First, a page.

This is due to both accounting practices, along with some practical considerations as to what might happen during the term and at the termination of such leases.

Although none of us want to be told that we have less money than we thought we have, I would recommend that city staff and Council follow up on Renger's concerns. If he's right, and I think he is, to some degree, the fund is worth considerably less than what we think it's worth.

I keep hoping that at some point City Council will decide that it wants to know what the value of the PEF really is.

It seems clear to me that the value of the PEF has been systematically overstated for many years, by the way in which overvalued leased lands are included as PEF assets — including lands (and leasehold condominium units on them) that the City has leased out for long prepaid terms. There are details and examples in the following documents which I wrote several years ago:

On November 11, 2008, after hearing Ken Bayne, Vancouver’s General Manager of Business Planning and Services, on the radio saying “Vancouver’s Property Endowment Fund is still worth two or two and a half billion dollars in real estate”, I sent him an email to ask the following question:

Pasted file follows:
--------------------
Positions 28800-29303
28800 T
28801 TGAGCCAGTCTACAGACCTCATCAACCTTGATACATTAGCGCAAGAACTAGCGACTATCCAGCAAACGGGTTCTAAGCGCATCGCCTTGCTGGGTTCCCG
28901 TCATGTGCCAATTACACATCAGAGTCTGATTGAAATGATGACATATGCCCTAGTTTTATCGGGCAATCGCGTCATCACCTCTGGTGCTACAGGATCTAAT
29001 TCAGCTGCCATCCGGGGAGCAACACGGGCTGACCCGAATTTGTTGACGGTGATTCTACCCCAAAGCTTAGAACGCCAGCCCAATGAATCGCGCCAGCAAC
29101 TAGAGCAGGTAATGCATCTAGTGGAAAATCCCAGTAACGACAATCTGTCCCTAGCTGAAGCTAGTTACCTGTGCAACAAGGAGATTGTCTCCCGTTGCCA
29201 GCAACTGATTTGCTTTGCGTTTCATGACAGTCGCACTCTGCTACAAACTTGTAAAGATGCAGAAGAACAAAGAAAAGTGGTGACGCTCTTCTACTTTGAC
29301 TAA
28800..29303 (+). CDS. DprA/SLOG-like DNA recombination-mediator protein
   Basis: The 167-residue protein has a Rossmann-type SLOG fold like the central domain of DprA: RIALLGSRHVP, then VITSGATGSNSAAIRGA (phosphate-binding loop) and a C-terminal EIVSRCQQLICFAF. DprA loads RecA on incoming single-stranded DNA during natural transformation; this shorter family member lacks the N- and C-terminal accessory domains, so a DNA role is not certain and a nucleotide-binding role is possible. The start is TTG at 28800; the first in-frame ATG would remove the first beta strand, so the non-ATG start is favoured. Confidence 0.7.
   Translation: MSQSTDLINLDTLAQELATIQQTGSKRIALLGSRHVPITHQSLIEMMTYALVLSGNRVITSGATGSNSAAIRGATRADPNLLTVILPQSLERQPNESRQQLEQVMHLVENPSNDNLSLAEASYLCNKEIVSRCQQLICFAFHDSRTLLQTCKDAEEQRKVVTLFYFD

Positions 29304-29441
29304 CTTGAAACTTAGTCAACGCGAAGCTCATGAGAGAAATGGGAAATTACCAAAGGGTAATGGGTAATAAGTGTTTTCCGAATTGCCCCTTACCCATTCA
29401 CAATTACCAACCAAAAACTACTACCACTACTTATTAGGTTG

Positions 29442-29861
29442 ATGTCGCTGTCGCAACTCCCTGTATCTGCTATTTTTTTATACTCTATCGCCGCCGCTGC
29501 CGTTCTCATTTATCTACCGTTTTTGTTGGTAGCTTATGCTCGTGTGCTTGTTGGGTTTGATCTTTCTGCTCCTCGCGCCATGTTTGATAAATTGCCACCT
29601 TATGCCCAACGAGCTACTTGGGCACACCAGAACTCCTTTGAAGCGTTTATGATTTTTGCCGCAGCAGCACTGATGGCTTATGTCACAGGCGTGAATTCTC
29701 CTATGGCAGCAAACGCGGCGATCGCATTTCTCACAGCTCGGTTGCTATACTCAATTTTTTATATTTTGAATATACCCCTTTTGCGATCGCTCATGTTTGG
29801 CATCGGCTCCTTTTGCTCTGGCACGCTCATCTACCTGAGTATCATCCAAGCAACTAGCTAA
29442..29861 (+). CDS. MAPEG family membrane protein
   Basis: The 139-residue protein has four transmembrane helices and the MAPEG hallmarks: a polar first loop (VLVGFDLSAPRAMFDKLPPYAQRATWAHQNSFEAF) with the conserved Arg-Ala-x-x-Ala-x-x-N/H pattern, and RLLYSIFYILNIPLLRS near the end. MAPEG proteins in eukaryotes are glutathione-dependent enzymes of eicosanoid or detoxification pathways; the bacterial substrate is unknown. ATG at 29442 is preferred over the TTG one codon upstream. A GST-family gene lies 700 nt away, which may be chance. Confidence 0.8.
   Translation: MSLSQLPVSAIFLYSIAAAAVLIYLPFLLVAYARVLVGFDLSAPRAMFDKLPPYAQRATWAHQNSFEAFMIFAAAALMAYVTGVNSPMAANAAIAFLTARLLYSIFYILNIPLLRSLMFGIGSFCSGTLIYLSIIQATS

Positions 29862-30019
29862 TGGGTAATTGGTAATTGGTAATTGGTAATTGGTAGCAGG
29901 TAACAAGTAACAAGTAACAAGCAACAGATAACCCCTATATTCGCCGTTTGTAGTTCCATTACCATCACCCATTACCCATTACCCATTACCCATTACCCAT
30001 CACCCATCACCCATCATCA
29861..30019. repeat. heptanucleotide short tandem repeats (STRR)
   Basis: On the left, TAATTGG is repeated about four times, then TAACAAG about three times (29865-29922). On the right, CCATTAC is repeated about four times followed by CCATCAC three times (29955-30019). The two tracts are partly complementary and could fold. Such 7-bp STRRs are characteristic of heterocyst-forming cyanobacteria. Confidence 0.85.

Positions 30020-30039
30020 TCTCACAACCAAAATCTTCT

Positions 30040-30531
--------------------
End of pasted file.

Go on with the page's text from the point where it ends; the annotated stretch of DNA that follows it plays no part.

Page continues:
“Can you tell me how much of the Fund’s $2.5 billion in land assets is land for which the City has sold prepaid leases, and whether or not you think that land’s value as a City asset has been overstated?”

Over one year later, he still hasn’t answered or even acknowledged my email, nor has there been any response to the follow-up I sent to the City Manager and Mayor and Council on January 18, 2009.

Here are links to a couple of articles about this in The Straight: